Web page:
Trump: My Military Legacy Will Be Pardons for Warriors, Not Cowards

US President Donald Trump salutes as he arrives for a campaign rally in Estero, Florida, on October 31, 2018. (Photo by SAUL LOEB / AFP) (Photo credit should read SAUL LOEB/AFP/Getty Images)

President Donald Trump wants to be known as a president who stood up for the armed forces, defending at a rally on Tuesday his decision to pardon two soldiers convicted of war crimes.

“Just this week, I stuck up for three great warriors against the Deep State,” Trump told cheering supporters during the rally in Sunrise, Florida, on Tuesday night.

Trump said he pardoned two soldiers this month despite many of his advisers arguing against it.

“People have to be able to fight; these are great warriors,” Trump said.

He asserted that soldiers should not have to look over their shoulders while fighting or worry about their own country prosecuting them if they make a mistake.

“I will always stick up for our great fighters. People can sit there in air-conditioned offices and complain, but you know what? Doesn’t matter to me whatsoever,” Trump said. “They’re out in that field and they’re doing a job for us like nobody else anywhere in the world can do.”

Trump pointed to the case of Army First Lt. Clint Lorance, who had already served six years in prison for a 19-year sentence he received after ordering his platoon to fire on men on a motorcycle in Afghanistan he thought were terrorists.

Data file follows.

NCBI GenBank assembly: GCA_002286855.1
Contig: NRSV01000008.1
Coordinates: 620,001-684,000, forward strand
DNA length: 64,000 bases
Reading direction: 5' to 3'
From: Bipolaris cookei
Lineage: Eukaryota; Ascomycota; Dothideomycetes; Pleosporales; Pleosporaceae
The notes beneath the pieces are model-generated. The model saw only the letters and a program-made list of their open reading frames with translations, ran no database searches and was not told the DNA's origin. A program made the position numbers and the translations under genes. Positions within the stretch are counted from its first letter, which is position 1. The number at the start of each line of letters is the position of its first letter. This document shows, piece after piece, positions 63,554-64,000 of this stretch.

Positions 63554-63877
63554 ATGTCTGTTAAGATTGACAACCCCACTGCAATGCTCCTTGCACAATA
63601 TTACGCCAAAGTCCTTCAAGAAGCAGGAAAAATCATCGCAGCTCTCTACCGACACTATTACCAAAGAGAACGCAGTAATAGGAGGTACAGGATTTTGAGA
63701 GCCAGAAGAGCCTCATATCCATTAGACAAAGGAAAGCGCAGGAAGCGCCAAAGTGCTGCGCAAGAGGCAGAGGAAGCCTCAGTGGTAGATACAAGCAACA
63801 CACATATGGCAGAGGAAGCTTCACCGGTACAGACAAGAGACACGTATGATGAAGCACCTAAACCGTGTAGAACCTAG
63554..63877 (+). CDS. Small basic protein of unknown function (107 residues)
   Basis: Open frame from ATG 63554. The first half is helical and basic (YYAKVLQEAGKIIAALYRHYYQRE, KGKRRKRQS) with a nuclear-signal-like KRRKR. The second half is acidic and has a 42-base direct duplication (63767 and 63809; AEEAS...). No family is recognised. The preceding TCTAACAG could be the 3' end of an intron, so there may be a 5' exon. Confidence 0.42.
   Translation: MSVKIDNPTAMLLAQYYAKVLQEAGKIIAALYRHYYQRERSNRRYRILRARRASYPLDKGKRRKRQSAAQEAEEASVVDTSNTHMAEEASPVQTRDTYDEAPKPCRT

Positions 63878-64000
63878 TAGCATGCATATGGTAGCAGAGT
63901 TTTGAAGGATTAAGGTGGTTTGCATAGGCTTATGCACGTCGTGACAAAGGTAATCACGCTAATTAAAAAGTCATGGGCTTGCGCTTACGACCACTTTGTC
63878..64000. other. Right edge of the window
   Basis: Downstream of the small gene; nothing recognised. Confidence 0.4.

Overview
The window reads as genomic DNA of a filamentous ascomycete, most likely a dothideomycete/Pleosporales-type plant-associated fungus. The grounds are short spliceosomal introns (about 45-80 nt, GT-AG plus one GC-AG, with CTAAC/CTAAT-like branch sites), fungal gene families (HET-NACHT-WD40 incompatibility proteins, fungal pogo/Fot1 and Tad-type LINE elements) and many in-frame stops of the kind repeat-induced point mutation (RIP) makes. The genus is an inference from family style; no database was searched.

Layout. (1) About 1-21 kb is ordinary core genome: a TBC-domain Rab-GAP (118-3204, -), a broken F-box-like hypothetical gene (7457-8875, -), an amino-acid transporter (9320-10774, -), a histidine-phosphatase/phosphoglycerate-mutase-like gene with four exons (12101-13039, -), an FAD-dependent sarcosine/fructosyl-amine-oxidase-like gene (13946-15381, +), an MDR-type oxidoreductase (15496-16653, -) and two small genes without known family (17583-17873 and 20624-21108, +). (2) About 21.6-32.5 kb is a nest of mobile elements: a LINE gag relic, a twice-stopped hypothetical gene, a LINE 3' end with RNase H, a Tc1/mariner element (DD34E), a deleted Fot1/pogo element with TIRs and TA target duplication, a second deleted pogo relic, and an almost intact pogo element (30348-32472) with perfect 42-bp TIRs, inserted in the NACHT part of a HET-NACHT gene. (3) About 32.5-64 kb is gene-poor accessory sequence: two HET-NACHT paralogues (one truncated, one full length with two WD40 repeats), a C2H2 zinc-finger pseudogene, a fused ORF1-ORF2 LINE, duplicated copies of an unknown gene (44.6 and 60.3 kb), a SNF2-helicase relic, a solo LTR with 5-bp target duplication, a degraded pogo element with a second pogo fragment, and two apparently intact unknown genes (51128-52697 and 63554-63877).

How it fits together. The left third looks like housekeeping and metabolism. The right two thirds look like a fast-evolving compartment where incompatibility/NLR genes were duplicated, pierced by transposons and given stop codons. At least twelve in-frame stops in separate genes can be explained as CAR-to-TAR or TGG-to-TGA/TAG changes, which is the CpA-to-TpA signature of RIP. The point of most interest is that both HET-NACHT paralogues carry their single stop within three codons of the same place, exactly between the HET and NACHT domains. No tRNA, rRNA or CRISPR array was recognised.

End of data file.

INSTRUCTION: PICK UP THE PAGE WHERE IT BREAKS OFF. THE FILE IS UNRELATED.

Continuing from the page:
“He came out. He hugged his parents. It was a beautiful thing. We gave him a pardon because we take care of our warriors,” Trump said, referring to a video of his family welcoming him after his release:

Trump’s decision drew criticism from the media as well as Democrat presidential candidates, but the president indicated that he wanted his legacy to be different from that of former President Barack Obama.

A reporter asked President Trump on Monday if with his decision he was sending the wrong message to American soldiers.

Trump replied that he was sticking up for the military against what he saw as an “unfair” system.

He referred to the case of Bowe Bergdahl, who was freed under President Barack Obama’s administration in 2014 and hailed as a hero, despite his decision to desert his post.

“When you have a system that allows Sgt. Bergdahl to go, and you probably had five to six people killed … and he gets a slap on the wrist, if that, and then you have a system where these warriors get put in jail for 25 years — I’m going to stick up for our warrior,” Trump said.

Bergdahl received a dishonorable discharge for his actions, avoiding prison time.

Trump also noted that Obama pardoned Chelsea Manning, a soldier who stole classified information and leaked it to WikiLeaks.

“Chelsea Manning went around and badmouthed President Obama on top of everything else,” Trump said, referring to a column Manning wrote criticizing Obama’s legacy.

Obama commuted Manning’s 35-year prison sentence shortly before leaving office in 2017:


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